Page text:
Over the past couple of weeks, the internet has been buzzing with talk of a wireless semiconductor skin sticker that monitors heart beats, muscle contractions and – you guessed it – brain waves. Heck, we’ve even Tweeted about it. But lately, our team here at InteraXon has been chatting more and more about this thinner-than-thin “tattoo” interface, meditating on the doors it could open for BCI applications. Why? It’s unobtrusive. If a similar concept is applied to BCI, it could mean huge leaps in user comfort.
Developed by the highly creative researchers at the University of Illinois (alongside their other colleagues in the US, Singapore, and China) the “Epidermal Electronics” patch houses a maze of ribbon-like circuitry including a tiny EEG setup. Like a temporary tattoo, it rubs onto the skin with water. What’s really cool here is the fact that the patch moves with the natural bends and wrinkles of the skin. It’s visible, but it puts no physical weight on the user. This is key when considering the device’s potential applications to the health sciences – specifically patient monitoring. But along with this, the tattoo represents another step towards the miniaturization of BCI hardware.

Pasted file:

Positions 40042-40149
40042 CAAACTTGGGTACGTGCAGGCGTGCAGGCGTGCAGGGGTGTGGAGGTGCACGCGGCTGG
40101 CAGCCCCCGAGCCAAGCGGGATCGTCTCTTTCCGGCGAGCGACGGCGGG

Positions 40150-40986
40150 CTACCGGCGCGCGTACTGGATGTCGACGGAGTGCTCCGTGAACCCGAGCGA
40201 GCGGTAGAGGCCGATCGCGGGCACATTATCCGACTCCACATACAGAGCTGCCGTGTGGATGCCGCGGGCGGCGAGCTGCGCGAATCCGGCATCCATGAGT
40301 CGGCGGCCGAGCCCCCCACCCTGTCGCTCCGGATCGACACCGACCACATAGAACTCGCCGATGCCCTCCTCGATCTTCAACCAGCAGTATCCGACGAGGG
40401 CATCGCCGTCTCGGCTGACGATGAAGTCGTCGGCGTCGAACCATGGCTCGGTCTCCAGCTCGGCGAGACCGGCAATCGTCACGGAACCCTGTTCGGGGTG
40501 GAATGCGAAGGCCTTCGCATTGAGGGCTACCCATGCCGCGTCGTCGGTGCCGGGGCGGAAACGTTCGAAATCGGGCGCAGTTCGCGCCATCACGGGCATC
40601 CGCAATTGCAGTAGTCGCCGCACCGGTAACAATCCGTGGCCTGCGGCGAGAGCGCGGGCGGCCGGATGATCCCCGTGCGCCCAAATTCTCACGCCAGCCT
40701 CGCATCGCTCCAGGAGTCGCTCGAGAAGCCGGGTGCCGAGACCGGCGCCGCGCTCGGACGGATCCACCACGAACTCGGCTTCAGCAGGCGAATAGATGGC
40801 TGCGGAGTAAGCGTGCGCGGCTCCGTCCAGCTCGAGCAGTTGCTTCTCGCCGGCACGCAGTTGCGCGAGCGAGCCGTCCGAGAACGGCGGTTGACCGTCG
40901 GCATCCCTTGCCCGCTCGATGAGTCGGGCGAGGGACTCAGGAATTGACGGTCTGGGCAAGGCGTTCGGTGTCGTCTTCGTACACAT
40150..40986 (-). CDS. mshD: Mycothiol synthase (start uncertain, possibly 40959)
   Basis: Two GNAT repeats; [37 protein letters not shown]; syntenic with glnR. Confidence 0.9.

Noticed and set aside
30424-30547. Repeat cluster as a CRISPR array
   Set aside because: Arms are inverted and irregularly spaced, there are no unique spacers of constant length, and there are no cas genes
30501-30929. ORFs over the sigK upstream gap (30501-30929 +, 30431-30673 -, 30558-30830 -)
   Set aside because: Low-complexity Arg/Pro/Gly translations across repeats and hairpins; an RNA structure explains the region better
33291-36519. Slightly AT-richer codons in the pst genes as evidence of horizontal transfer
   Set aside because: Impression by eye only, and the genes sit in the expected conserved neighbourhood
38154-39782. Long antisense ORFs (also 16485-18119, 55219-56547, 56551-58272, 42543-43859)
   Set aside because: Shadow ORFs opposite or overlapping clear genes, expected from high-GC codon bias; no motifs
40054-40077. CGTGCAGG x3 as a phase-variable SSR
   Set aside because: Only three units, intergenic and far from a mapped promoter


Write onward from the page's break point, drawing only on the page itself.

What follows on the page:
This week, we reached out to Professor John A. Rogers to talk a bit about time lines. “This is our first paper on this technology,” he admits in a friendly e-mail. “In that sense, it is still early days. If funding streams can be identified to support joint work, then we can provide devices to interested potential collaborators.” That means it will probably be a matter of years before a BCI applications lab like InteraXon can start to play with this kind of technology. But that’s no reason not to get excited. Commercialization, Rogers expects, will happen through a well funded start-up company called mc10, founded a couple of years ago by the U of I team. “I hope that they will be able to turn their attention to EEG related systems in the next year or two,” he adds. And we hope so too. This certainly suggests that some cool new approaches to BCI are on the horizon.
To read the original paper, click here.